Looking West and North
Moving west from the Funeral Range allows one to see where it grades into the Grapevine Range (the northwestern boundary of Death Valley). The Panamint Range now appears more clearly in the background, and Telescope Peak (~11,000 feet) stands out, but is easily confused with the clouds to its left and right:
The next photo simply backs away from the above view:
Turning further to the west brings Bare Mountain into view. It is a limestone mountain, about 500 or 600 million year old rock, with many of its sections turned nearly on their sides because of ground motion over at least the last 10 million years. For about 10 million years, the Basin and Range has been spreading apart. There is now twice the distance between the Sierra Nevada Range in California and the Wasatch Range in Utah! With the jerky motions attending this spreading, whole chunks of mountain have been separated and turned a little at a time. So, limestone originally laid down horizontally in shallow seas are now tilted and folded:
In the above two photos, there are craters. These are remnants of million year old volcanos in Crater Flat. Hot spots with molten rock under pressure find their way to the surface along a multitude of channels, and when one opens wider it relieves pressure on the others, so the typical structure of these volcanos is a basaltic apron and a cinder cone where the pressure was finally relieved.
At one point, toward the south end of Bare Mountain, there is a little notch through which, if the weather permits, one can see ~130 miles to Mt. Whitney, part of the Sierra Nevada and the highest mountain in the lower 48 states! It was barely visible on this day:
The town of Beatty lies on the other side of Bare Mountain. The Amargosa River runs along the other side of Bare Mountain. Through Beatty, the limestone basement comes near the surface and the river flows. After Beatty it all goes underground. For more on the Amargosa River, the little river that fills Death Valley with a deep lake during ice ages, see this page.
Two final views from the crest of Yucca Mountain are again toward the calderas, where we began. This time we looking to the east of Timber Mountain and see Pahute Mesa, where a small number of deep underground nuclear tests have been performed:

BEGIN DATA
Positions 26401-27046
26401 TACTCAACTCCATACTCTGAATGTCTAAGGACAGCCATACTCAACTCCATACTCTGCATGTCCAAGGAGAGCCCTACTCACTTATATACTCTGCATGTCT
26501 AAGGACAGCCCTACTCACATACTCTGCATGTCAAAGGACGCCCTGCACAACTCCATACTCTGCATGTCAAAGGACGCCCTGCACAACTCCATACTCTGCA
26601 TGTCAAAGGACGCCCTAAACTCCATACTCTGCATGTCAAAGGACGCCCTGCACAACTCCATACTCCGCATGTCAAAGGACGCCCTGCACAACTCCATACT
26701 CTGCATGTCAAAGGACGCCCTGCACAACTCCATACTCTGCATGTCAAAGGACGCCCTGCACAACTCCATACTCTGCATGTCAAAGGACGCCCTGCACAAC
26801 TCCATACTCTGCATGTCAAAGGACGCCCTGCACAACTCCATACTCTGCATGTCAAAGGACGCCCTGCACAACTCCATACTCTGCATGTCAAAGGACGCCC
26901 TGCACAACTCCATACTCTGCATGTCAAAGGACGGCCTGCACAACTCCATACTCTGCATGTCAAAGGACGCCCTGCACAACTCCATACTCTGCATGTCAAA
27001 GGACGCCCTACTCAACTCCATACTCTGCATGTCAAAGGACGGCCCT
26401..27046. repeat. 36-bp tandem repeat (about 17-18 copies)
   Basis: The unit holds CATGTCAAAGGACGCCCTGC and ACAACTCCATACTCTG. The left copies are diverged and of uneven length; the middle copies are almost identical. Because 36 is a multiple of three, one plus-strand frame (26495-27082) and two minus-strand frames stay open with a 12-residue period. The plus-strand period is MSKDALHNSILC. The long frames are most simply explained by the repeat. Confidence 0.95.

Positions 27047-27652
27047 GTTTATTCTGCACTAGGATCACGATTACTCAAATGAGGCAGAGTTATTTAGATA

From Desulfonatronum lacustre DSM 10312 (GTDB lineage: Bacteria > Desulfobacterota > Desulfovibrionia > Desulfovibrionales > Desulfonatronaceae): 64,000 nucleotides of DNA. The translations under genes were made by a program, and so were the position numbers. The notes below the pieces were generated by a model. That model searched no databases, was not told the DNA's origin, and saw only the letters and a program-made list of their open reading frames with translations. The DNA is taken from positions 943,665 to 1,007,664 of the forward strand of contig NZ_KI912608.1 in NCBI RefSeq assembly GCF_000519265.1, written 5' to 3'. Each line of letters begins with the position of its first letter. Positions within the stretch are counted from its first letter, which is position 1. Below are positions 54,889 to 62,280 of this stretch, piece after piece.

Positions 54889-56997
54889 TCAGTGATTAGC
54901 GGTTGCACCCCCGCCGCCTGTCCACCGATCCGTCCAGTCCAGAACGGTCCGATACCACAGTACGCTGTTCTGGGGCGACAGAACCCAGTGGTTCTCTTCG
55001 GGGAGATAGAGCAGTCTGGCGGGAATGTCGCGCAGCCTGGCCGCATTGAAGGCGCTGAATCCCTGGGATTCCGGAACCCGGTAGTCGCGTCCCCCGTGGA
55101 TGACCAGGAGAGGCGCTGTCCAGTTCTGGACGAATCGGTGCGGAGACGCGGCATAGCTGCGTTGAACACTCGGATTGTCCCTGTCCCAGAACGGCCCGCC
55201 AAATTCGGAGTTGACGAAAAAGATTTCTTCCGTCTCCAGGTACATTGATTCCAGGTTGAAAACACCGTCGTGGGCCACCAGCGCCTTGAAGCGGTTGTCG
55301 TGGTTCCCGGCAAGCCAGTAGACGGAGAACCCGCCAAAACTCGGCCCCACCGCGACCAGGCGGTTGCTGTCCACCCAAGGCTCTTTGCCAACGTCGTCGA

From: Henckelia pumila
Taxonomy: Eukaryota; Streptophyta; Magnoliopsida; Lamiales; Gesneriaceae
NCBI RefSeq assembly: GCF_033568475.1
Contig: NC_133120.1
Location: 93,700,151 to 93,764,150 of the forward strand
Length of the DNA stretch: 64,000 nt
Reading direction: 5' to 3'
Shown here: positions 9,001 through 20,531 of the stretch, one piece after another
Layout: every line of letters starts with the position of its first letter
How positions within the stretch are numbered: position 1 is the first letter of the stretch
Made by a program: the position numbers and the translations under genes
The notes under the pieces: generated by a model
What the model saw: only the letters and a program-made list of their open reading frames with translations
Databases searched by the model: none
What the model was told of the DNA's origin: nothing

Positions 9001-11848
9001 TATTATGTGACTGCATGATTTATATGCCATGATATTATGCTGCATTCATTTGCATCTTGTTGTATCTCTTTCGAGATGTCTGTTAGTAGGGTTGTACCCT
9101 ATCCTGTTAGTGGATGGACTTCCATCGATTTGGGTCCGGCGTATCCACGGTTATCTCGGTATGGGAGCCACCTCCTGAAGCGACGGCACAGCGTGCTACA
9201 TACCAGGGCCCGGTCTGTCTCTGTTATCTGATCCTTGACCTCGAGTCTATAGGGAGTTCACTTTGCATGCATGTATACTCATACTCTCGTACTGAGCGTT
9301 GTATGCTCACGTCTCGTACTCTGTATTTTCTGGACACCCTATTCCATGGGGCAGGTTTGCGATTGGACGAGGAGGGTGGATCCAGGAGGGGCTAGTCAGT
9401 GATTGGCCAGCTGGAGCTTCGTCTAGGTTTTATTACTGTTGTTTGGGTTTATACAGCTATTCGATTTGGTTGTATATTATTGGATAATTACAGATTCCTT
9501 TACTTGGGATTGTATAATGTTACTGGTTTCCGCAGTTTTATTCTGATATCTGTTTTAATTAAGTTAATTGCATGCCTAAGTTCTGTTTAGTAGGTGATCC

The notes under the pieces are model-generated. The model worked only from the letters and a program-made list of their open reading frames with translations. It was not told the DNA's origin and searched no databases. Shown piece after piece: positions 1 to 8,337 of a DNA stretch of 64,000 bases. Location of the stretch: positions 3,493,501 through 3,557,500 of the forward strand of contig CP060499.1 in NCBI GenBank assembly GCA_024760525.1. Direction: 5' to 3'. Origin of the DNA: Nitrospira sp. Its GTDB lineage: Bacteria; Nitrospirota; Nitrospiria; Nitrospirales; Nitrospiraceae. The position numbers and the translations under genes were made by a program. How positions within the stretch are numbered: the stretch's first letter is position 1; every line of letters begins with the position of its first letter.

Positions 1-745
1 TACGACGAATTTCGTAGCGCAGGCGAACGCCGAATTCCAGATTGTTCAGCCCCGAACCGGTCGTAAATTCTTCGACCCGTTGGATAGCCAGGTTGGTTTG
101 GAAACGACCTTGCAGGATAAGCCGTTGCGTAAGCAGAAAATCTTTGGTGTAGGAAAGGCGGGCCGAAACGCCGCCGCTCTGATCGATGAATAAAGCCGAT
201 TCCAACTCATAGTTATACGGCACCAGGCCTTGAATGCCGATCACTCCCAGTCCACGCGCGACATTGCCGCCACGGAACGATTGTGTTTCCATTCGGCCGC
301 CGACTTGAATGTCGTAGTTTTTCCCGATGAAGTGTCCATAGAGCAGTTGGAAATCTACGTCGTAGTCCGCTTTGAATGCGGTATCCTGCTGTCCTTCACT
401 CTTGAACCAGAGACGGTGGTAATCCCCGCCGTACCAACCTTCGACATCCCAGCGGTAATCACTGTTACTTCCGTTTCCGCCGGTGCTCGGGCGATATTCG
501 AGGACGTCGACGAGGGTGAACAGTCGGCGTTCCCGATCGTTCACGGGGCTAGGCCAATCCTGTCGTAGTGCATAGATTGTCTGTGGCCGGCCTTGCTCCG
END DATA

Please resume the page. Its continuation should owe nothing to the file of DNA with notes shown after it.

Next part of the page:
The next photo points just a bit more to the east and shows mountains (and mesas) to the right of Pahute Mesa. Not visible behind the mountain in the foreground is Rainier Mesa, where many underground tests have been conducted.
These mesas are part of the volcanic rock terrane that Yucca Mountain is also a part of. Note that the layers of volcanic rock, tuff, are near- horizontal even though Basin and Range spreading has faulted and dropped and tilted some these rocks to make them into the valleys and mountains we see here. It shows these are young formations, between 16 and 10 million years old:
A large tunnel boring machine, or TBM, this one made in Seattle, Washington, was used to construct a tunnel into Yucca Mountain. This TBM is the same size as those used for the Chunnel between England and France, and the machines used to drill three tunnels of this size into Lake Mead, part of the Colorado River, to bring water into Las Vegas:
The TBM grips the rock on its sides, above, and below and then extends a large rotating shaft forward, pushing this face into the wall ahead, crushing the rock and scooping it upward onto a conveyor belt to remove it. It is very efficient and can turn amazing corners.
To get it started, these types of machines require a "starter tunnel" in which the machine is assembled. This was Yucca Mountain's starter tunnel. The concrete pad on the left (and an identical one on the right) provided the gripping surface needed to allow the machine to move forward. There is "shotcrete" and rockbolts in the starter tunnel to hold back rockfalls. At the beginning of the actual tunnel, steel was set in place for the same purpose. Further into the tunnel, very little support was needed.
A little way into the tunnel, small alcoves were built to allow experimental work to be done while the mining of the main tunnel proceeded. This is one of those alcoves, now being used to explain to visitors what scientific work has been and continues to be done inside the mountain (sorry about the fuzzy photo):
So, now you have a had a 'virtual' tour of Yucca Mountain. Time for dinner and a drink.
If you want to take another look to the north and south, go back to PAGE ONE.
Links to other Yucca Mountain views on this site:
The Yuccas of Yucca Mountain (on a page about my work)
Yucca Mountain from the air (pictures from a commercial flight)
2009 Yearbook Page
Places page for Nevada
Thoughts and Places Home Page